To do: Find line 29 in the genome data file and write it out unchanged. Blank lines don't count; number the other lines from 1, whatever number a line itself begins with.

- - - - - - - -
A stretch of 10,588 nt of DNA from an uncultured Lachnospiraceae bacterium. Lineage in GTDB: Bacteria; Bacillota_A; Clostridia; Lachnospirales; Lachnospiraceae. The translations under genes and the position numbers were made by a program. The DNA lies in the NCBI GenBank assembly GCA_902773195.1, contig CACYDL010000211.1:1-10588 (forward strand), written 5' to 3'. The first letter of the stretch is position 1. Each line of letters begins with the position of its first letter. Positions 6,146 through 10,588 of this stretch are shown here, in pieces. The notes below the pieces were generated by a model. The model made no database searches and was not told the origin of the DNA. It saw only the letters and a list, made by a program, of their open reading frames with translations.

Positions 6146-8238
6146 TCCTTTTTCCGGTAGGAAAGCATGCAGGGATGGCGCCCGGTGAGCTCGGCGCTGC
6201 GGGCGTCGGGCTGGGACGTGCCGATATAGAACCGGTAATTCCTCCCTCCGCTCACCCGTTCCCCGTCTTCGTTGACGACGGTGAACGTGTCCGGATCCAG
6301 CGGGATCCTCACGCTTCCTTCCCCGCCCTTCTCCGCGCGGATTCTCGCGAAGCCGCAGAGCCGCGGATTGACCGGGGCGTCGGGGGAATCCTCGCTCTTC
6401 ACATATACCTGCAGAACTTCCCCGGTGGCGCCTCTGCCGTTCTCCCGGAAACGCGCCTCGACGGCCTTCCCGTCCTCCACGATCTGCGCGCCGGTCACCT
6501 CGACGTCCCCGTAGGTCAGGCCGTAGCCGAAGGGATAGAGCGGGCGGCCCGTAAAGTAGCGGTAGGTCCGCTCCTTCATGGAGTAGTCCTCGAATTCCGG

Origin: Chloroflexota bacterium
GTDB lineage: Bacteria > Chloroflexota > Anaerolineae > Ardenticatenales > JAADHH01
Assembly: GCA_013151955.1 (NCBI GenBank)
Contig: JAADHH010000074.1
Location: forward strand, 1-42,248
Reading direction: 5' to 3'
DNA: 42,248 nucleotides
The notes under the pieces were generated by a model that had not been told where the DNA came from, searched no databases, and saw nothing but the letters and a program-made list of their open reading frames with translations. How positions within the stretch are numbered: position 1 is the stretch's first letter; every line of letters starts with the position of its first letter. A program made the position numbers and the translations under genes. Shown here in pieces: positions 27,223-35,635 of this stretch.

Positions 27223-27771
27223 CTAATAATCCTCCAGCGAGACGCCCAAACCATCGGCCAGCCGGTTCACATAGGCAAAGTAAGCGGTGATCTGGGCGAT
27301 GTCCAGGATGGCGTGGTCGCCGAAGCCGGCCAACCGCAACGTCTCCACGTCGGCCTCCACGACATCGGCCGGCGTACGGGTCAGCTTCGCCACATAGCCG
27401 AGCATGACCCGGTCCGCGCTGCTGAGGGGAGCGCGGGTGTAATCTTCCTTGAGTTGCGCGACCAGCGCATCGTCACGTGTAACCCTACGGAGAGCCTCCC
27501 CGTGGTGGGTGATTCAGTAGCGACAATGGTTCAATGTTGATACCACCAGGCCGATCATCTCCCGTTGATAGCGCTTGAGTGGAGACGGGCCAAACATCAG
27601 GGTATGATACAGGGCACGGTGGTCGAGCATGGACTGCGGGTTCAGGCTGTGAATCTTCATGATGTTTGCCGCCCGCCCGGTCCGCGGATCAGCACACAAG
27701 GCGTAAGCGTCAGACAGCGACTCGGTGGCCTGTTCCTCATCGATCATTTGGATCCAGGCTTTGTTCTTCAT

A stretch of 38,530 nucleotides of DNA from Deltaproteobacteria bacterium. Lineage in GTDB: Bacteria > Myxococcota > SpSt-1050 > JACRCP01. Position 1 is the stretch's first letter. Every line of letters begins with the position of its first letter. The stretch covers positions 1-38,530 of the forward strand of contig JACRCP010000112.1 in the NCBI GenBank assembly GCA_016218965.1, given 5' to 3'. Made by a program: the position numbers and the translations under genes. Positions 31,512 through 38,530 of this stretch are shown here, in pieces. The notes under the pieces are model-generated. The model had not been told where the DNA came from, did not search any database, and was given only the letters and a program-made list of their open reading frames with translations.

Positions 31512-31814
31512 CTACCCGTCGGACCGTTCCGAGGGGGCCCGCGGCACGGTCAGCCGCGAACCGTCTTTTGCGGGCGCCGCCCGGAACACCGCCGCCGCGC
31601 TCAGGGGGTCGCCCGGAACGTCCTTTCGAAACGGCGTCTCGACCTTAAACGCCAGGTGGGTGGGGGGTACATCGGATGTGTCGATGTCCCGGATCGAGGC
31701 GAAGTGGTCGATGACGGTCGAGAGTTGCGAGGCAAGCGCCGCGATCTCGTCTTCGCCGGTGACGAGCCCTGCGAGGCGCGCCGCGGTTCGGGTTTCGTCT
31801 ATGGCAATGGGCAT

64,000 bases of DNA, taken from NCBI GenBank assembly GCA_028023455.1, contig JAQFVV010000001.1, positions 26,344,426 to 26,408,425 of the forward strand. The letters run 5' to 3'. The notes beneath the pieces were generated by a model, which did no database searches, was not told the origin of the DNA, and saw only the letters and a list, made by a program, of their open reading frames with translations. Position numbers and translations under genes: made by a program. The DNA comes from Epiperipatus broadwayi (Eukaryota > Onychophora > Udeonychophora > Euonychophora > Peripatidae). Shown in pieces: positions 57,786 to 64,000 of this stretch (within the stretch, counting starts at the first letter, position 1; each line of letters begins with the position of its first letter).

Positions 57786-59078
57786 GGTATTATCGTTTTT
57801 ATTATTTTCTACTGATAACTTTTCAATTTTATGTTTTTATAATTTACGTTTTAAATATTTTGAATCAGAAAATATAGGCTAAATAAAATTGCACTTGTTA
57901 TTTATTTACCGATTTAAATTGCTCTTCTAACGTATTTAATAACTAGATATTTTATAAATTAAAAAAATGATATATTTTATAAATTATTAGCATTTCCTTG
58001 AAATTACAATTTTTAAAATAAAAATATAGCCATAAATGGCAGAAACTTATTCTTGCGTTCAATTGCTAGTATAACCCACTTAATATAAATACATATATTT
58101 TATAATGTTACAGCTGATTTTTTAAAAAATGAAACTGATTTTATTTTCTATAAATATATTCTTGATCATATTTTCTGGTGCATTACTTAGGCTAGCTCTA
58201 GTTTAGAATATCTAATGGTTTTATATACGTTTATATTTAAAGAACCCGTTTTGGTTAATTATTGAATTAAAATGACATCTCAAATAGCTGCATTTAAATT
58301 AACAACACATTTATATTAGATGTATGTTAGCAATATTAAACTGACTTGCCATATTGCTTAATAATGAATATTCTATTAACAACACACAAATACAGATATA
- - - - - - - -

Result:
64,000 bases of DNA, taken from NCBI GenBank assembly GCA_028023455.1, contig JAQFVV010000001.1, positions 26,344,426 to 26,408,425 of the forward strand. The letters run 5' to 3'. The notes beneath the pieces were generated by a model, which did no database searches, was not told the origin of the DNA, and saw only the letters and a list, made by a program, of their open reading frames with translations. Position numbers and translations under genes: made by a program. The DNA comes from Epiperipatus broadwayi (Eukaryota > Onychophora > Udeonychophora > Euonychophora > Peripatidae). Shown in pieces: positions 57,786 to 64,000 of this stretch (within the stretch, counting starts at the first letter, position 1; each line of letters begins with the position of its first letter).